The Foreign Service Journal, July-August 2012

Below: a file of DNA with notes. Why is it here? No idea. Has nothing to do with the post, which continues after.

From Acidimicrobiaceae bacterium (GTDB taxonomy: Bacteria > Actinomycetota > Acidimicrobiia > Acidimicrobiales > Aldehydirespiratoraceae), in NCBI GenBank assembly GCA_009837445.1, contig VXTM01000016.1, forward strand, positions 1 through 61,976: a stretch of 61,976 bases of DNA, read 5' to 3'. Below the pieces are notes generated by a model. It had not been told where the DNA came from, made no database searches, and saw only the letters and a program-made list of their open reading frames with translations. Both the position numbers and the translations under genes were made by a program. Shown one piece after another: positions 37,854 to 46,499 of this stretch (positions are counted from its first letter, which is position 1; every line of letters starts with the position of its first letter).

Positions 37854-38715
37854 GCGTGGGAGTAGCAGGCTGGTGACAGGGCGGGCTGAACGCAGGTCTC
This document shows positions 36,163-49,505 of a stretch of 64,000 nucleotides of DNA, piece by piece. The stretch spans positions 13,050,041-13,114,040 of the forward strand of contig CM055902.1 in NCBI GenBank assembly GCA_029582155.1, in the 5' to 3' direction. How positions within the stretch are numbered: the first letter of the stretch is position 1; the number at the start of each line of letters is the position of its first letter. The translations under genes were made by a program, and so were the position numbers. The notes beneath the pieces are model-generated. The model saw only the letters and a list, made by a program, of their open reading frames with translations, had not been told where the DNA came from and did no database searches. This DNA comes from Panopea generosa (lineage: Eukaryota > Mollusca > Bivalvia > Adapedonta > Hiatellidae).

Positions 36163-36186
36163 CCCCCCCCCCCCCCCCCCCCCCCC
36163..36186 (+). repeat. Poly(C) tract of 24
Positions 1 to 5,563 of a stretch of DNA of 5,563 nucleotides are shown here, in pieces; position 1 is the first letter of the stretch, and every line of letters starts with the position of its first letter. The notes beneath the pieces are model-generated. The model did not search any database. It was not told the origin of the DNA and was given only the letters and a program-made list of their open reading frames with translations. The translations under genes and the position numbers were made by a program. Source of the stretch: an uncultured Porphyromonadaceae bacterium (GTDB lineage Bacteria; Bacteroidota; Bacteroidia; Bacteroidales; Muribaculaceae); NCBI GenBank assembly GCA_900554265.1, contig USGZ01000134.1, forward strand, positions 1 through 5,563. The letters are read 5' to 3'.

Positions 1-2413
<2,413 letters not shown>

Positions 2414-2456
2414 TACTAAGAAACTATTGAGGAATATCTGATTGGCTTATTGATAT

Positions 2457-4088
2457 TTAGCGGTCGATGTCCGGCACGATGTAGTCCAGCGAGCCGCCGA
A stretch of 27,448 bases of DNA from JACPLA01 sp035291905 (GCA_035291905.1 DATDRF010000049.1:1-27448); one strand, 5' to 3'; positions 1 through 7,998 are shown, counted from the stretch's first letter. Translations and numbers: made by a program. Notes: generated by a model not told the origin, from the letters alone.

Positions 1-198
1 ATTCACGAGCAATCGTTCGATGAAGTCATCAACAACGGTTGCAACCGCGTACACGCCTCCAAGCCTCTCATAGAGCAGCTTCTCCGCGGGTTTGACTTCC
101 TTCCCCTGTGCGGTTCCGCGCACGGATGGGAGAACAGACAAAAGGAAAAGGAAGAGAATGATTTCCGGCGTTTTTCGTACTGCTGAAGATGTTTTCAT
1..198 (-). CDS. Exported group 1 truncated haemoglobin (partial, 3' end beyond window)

F OCUS ON FSI /FS T RA INING A T FSI’ S H ELM : A N I NTERVIEW WITH R UTH A. W HITESIDE 32 F O R E I G N S E R V I C E J O U R N A L / J U LY- A U G U S T 2 0 1 2 ditor’s Note: Reporter Shawn Zeller interviewed Foreign Service Institute Di- rector Ruth A. Whiteside and Deputy Director Tracey Ja- cobson on April 24. SZ: What did you think of the 2011 American Acad- emy of Diplomacy/Stimson Center report that laid out the case for expanding State Department training? RW: We spent a great deal of time with the folks who did the study. A lot of the issues they raised were more appropriate for the Foreign Service director general and the Bureau of Human Resources to decide. Part of what they were trying to get at, which is very valuable for the department, was really to build the case for a very robust training float. If you have a very robust training float — the military has 15 percent more soldiers than they have jobs, so they can constantly have people in training — you can take people out of the system at var- ious points and give them a year of training. But they also recognized that’s not the world we live in. The ability of HR to staff all our current positions, until we’ve grown more than we’ve grown, doesn’t fit into the notion that you can take an FS-2 or FS-3 out of the system for a year in that military way. The case they were really making was the case for resources. The longer- term issue of how you would reshape the entire Service — not just training, but assignments, details and other interagency experiences — depends on our ability to cre- ate a personnel “float” that would allow for all of that. SZ: S o they weren’t criticizing the quality of training. They were just saying Foreign Service employees need more of it, right? RW: I don’t know anybody who disagrees with that. Certainly not us. But until you have resources to sustain that, our focus is making the training that we do as valu- able as it can possibly be. SZ: Still, people are already getting more training, right? RW: Absolutely. Under Diplomacy 3.0, the most re- cent hiring initiative, the Foreign Service has grown by 17 percent and the Civil Service by 10 percent, so that’s def- initely one factor. The other factor has been an interest in training, a willingness to send people to training, giv- ing entry-level officers and others more training than we would have some years ago. It’s a combination of in- T HE DIRECTOR OF THE F OREIGN S ERVICE I NSTITUTE REFLECTS ON THE TRAINING CENTER ’ S EXPANDING ROLE . B Y S HAWN Z ELLER Shawn Zeller, a regular contributor to the Journal , is a free- lance writer in Washington, D.C.